In contrast to terrestrial biota, aquatic species with planktonic larvae can sustain massive population sizes, and due to the lack of geographic barriers in the vastness of the oceans, they often exhibit high-level gene flow.
The closely linked aquatic ecosystems have fostered a plethora of biodiversity. As a result, aquatic species pose a threat to traditional theories of local speciation and adaptation, called the “marine speciation paradox.”
Lately, researchers led by Prof. Qiang Lin from the South China Sea Institute of Oceanology (SCSIO) of the Chinese Academy of Sciences reported how ecological specialization occurs in widely dispersed marine organisms using an integrated study of genetic, ecological, and morphological information.
Their results were recently published in Diversity and Distributions. The researchers studied the cranial morphology, ecological niche, and genetic structure of S. schlegeli along Chinese seashores to uncover phylogeographical trends.
Ecological niche characterization using hypervolumes revealed that the three clades (East China Sea clade, Yellow Sea clade, and South China Sea clade) diverged in recognized niches throughout their distribution range, and genetic findings confirmed three distinct clusters representing three geographical lineages.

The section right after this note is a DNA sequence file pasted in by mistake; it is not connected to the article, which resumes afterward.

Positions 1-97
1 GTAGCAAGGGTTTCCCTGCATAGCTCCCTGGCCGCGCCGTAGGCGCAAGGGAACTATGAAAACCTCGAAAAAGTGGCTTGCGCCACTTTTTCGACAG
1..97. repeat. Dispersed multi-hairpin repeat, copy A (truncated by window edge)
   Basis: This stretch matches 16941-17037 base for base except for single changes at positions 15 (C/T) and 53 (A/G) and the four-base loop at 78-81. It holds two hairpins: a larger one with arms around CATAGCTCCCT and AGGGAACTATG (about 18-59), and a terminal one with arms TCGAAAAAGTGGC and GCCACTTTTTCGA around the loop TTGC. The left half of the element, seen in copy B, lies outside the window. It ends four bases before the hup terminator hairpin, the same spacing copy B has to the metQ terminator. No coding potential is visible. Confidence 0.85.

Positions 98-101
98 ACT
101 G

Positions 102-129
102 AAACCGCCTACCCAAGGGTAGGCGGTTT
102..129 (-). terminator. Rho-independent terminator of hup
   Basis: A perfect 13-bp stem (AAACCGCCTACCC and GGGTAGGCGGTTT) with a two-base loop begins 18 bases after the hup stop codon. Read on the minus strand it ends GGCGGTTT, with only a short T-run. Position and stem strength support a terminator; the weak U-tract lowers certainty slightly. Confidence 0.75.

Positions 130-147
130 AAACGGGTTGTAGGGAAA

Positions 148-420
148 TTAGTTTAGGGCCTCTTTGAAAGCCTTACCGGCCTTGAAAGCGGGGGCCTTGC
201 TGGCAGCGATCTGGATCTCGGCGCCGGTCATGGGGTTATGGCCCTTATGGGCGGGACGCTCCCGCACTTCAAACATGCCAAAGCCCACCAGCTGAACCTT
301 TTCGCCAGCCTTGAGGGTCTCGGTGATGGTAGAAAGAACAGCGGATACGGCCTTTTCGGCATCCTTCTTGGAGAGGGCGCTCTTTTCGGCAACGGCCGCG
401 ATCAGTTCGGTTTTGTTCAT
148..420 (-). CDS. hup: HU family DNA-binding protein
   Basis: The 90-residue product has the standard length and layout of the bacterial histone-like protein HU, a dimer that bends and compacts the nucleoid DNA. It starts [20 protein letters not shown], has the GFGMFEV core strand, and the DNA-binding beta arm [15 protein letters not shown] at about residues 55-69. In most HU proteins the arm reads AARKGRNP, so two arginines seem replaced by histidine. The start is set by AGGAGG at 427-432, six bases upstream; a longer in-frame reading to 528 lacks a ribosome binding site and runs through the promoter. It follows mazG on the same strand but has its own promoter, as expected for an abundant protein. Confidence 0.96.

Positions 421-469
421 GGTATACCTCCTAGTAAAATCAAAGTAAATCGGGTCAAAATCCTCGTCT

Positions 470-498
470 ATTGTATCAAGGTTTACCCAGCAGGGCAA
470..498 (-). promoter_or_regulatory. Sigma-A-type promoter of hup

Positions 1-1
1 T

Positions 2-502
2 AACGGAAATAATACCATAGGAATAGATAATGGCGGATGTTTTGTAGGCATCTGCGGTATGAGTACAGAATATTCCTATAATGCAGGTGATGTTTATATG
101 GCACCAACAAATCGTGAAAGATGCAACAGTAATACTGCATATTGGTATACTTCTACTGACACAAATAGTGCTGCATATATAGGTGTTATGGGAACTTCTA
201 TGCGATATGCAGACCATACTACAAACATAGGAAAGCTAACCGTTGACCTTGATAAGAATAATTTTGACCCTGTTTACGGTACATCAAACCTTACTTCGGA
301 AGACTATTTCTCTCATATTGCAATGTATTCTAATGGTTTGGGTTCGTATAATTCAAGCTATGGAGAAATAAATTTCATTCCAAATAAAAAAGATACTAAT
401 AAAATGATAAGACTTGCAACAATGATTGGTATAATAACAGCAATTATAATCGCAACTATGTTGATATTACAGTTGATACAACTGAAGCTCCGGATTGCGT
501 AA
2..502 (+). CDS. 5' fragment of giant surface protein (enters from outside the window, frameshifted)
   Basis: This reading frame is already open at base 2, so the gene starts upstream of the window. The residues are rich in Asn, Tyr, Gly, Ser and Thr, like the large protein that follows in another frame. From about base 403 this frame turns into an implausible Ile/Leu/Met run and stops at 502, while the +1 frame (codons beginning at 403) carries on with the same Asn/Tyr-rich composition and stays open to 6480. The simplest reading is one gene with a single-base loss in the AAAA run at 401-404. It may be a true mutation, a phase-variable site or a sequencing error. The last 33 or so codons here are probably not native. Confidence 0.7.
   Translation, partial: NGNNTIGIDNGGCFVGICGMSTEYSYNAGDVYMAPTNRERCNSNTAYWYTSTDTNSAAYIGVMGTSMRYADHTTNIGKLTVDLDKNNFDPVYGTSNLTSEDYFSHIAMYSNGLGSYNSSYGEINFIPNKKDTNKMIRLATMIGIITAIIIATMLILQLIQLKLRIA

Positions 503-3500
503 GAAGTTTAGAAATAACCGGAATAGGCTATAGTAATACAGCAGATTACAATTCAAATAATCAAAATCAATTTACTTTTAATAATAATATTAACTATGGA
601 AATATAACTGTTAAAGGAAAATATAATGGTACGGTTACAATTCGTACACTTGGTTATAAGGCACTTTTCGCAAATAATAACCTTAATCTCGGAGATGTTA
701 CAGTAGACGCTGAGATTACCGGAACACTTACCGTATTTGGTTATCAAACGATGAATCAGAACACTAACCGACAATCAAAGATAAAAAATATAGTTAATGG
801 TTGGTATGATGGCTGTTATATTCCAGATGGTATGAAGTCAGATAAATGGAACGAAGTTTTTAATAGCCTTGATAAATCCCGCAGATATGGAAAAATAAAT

At the last glacial maximum, habitat suitability estimates for this species revealed a strong geographical split between north and south populations, which may have resulted in a genetic separation between South China Sea (SCS) and East China Sea-Yellow Sea (ECS-YS) lineages.
Furthermore, identifying genes under natural selection is critical for determining the genetic basis of local adaptation influencing fitness trait development and population divergence, and several primary genes are involved in cold adaptation (csde1), growth (pax7), and eye development (eys, rx3).
This research would contribute to a deeper understanding of the differentiation of marine fish populations, as well as new insights into the studies of marine species dispersal, speciation, and distribution.
Wang, X., et al. (2021) Exploring ecological specialization in pipefish using genomic, morphometric and ecological evidence. Diversity and Distributions. doi.org/10.1111/ddi.13286.